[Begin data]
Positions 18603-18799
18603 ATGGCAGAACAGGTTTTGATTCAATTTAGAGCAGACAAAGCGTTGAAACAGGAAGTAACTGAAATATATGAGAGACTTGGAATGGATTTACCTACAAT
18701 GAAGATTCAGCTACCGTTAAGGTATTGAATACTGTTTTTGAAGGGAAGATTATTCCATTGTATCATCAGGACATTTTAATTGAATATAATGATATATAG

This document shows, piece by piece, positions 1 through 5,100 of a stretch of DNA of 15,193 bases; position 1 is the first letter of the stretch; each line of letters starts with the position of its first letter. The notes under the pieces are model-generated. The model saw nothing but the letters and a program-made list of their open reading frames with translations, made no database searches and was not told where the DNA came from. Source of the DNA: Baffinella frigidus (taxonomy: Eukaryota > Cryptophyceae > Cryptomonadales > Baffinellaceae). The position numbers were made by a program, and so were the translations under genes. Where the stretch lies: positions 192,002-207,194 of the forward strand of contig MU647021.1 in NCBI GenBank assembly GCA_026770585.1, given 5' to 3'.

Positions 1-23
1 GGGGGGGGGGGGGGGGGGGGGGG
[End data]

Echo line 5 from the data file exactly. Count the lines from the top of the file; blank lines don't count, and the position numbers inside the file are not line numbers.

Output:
Positions 1-23